I, Hollywood

John Scalzi has some good things to say about I, Robot and the nature of Hollywood adaptations:

Allow me to put on my pontificating hat here and tell you an obvious truth: Hollywood doesn’t care about source material. When a major movie studio buys a novel (or in this case, a collection of stories) to adapt into a film, it stops being material of a fixed nature; it becomes suddenly fluid, and you’ll find vast chunks of the book sliding out, getting rearranged or simply being ignored for the expediencies of the filmmakers and the studio. Let me make it even more clear: It is a rare book that makes it through the film adaptation process without great violence being done to it.

And this is not always a bad thing. I think some of the most successful literary-to-film transfers have been ones in which Hollywood does what Hollywood does — substantially guts and reworks the source material to adapt it to the needs of the filmmakers. The obvious example here is Blade Runner, which is of course a mightily reworked version of Do Androids Dream of Electric Sheep? by Philip K Dick. It’s entirely possible a filmed version that is more faithful to the original novel could have been made; on the other hand, Blade Runner is excellent. It’s a fair trade.

TV Roundup

Sci-Fi’s Stargate spinoff, Atlantis, drew the biggest audience for a weekly series on the network. Wow. Is that why Stargate‘s the only thing they ever seem to run during prime time?

Cable loves sci-fi! Then why don’t we have a more varied Sci-Fi Channel?

Speaking of… when it comes to M. Night Shyamalan, Sci-Fi Channel is a Big Fat Liar. That is so 1999.

Eliza Dushku is excited about the next season of Tru Calling. I guess someone has to be…

Relations between Smallville and the upcoming Superman movie are delicate, to say the least.

J.J. Abrams promises to fix Alias. Well, I liked it…

The WB’s Fall Schedule.

The EU: Not Dead Yet.

Sue Rostoni of Lucasbooks announced on the starwars.com boards last month that there will be a 9-book post-NJO series. The series was previous announced as being set in the Tales of the Jedi era.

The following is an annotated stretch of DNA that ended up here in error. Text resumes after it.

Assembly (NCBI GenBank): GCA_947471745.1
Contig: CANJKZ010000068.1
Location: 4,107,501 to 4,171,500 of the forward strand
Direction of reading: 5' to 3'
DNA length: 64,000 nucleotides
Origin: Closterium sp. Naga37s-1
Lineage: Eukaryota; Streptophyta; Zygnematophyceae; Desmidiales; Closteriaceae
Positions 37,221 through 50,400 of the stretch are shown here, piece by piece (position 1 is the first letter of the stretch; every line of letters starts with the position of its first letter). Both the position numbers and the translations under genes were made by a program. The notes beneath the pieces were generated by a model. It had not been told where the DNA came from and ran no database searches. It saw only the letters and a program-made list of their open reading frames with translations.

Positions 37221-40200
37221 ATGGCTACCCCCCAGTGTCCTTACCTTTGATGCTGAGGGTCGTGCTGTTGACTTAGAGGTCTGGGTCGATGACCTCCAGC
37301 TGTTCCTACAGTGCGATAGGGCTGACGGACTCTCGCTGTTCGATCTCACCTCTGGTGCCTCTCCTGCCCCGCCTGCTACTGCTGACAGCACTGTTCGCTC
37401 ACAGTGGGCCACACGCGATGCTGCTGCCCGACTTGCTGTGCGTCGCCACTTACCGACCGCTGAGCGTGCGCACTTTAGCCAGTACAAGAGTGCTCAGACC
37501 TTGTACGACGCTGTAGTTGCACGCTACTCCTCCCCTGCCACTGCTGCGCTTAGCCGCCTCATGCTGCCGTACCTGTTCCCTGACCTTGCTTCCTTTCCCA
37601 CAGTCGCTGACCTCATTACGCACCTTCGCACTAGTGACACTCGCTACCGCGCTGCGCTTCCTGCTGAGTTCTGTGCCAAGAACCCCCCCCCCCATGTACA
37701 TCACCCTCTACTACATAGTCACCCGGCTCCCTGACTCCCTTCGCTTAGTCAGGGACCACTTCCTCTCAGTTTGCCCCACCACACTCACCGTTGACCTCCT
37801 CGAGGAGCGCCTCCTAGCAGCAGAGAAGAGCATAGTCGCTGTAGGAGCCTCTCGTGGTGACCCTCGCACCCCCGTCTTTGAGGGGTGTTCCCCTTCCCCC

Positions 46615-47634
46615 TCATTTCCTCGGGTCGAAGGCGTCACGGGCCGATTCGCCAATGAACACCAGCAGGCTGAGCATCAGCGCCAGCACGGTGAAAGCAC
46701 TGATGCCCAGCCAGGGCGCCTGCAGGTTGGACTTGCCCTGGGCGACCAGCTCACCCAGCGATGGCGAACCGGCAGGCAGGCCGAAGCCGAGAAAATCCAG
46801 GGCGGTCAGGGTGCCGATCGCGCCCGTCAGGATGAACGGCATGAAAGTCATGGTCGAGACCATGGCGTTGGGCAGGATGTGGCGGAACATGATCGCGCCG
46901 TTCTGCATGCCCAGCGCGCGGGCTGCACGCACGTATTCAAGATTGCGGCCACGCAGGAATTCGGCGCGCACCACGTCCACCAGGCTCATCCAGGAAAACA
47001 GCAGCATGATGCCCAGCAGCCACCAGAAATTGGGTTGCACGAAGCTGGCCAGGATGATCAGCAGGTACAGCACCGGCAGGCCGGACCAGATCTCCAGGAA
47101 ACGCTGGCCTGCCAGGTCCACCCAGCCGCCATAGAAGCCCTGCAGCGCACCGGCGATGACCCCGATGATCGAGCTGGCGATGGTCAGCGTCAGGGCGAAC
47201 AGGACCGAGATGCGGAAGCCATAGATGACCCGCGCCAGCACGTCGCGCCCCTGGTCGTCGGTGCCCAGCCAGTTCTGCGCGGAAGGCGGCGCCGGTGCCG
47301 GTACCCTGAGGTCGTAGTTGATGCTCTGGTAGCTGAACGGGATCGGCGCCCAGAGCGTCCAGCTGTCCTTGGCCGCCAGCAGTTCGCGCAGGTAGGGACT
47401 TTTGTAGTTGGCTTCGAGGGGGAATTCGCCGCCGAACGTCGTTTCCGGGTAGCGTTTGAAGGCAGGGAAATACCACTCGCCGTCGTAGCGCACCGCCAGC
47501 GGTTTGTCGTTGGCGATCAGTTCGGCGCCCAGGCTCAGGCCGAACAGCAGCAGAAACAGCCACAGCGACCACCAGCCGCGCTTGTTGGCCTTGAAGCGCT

We’ve reconsidered where to set this 9-book series and have decided that the old Old Republic era may not be the best place. We’re now seriously considering post-NJO, something like 35 years after A New Hope. The thinking is that there is more opportunity here for substantial storylines using characters that people already have feelings about, and the outcome wouldn’t be known at the start of things. We still want to play in the Old Old Republic time frame, and will try to get a trilogy there. I hope you all aren’t disappointed – I’m trying to gauge whether it’s best to give you NO information at all, or information (like this) that’s subject to change.

Also from the boards, a little advance notice that the titles of the upcoming Troy Denning trilogy, also post-NJO and due next year, will be ‘leaked’ at a Comic Con panel.

I’m of mixed feelings. Yes, I kind of want more books… But Jacen and Jaina don’t do much for me, and I’m even less fond of most of their pals. I was looking forward to just ignoring the EU for a while. Damn this vile obsession!

And Matthew Woodring Stover (Traitor, Shatterpoint, Episode 3 novelization) has a blog. Who knew?

Movie News

Brian Singer of X-Men is now set to helm Superman. Not sure yet what this means for the third X-Men movie…

I, Robot is #1. I guess White Chicks was sold out. And if you’re a Bjork fan, those robots might look familiar. Slate also looks at how the film gets Asimov wrong.

Peter Jackson’s The Hobbit might go to Time Warner.

Comingsoon.net interviews Natalie Portman about Garden State.

And last but not least, Beowulf: the movie? I’m sure we can blame Peter Jackson for this somehow.